Henry Wessel

American (Teaneck, New Jersey, 1942)

For four decades, Bay Area photographer Henry Wessel has observed and documented the brilliant light, vernacular architecture, and social landscape of Northern and Southern California.

Wessel came to photography almost accidentally during his years at Pennsylvania State University, but he was immediately hooked after first discovering (with a borrowed Leica) how the world looked through the camera's lens. He began to photograph seriously in 1967, inspired by the work of Wright Morris, Robert Frank, and Garry Winogrand, and in 1971 he was awarded a Guggenheim grant to document the landscape that flanks the American highway system, a once-natural terrain profoundly transformed by human presence. In the 1970s, Wessel became part of a generation of artists who challenged and expanded the categories of landscape and documentary photography, foregoing traditional views of pristine nature in favor of straightforward and personal depictions of the built environment.

Exploring the territory where nature and culture meet, Wessel's deadpan pictures share the spontaneity and authenticity of snapshots, combining disarming frankness with irreverent humor. His low-key style matches the modest nature of his subject matter: he has found an inexhaustible richness in the aesthetics of the everyday, turning the least monumental of subjects into a kind of personal poetry.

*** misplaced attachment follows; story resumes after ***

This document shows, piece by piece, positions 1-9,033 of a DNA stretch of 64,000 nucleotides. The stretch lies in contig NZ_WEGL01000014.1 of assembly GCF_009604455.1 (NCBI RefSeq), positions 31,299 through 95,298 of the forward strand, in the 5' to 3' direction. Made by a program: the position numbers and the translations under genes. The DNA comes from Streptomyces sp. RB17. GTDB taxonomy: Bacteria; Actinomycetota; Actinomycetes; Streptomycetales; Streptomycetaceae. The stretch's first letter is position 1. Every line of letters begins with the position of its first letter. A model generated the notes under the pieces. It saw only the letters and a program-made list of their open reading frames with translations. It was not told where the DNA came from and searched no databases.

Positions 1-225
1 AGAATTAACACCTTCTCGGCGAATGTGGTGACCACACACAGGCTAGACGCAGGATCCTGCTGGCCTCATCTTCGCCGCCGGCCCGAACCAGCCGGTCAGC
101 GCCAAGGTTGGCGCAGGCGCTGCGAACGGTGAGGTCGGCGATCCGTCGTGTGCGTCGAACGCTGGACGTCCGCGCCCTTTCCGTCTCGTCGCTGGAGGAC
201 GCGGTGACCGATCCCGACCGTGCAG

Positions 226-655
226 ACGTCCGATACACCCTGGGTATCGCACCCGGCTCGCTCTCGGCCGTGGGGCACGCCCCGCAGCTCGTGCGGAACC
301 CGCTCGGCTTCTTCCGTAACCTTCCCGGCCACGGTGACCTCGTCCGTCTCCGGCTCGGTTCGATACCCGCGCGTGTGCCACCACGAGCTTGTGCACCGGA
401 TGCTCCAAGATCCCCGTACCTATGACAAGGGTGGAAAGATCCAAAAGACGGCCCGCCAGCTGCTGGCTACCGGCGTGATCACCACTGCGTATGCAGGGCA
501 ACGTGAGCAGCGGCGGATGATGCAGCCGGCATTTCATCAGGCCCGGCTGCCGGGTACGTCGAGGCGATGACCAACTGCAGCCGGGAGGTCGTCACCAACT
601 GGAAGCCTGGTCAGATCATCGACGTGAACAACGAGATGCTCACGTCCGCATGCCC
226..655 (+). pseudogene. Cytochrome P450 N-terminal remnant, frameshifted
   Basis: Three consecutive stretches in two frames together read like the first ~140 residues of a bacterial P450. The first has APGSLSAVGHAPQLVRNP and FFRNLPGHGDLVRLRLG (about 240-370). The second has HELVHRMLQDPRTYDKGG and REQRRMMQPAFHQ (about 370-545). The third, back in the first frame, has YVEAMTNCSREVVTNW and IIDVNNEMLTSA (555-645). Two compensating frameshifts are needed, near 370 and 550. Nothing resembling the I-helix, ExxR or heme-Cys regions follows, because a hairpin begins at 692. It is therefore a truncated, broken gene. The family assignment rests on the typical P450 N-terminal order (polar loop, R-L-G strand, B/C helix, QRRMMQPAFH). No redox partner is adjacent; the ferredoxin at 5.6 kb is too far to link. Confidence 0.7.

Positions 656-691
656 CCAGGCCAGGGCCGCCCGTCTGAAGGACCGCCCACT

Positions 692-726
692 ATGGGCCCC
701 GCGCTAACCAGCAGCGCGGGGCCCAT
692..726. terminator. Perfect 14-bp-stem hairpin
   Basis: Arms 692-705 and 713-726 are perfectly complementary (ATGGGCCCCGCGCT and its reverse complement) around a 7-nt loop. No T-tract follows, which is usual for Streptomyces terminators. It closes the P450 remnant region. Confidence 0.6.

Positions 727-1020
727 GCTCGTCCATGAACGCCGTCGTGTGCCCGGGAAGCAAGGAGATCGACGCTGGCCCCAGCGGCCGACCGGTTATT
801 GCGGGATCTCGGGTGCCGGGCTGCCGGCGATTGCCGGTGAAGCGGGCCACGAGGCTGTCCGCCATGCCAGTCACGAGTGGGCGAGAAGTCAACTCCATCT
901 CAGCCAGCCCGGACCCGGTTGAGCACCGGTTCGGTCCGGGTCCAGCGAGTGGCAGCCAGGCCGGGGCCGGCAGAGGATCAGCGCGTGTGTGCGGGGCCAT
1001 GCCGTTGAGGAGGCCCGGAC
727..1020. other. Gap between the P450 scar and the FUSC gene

From June 3, 2013, through early 2016, SFMOMA's building on Third Street in San Francisco will be temporarily closed for expansion construction. Selected artworks in our collection are included in a range of off-site exhibitions during this period. We regret that the remainder of the collection will not be available for study during this time.

In the meantime, we invite you to explore a wide selection of our collection online. Please note that the information presented online is subject to revision. Please contact us at collections@sfmoma.org to verify artwork details.

This resource is for educational use and its contents may not be reproduced without permission. Please review our Terms of Use for more information.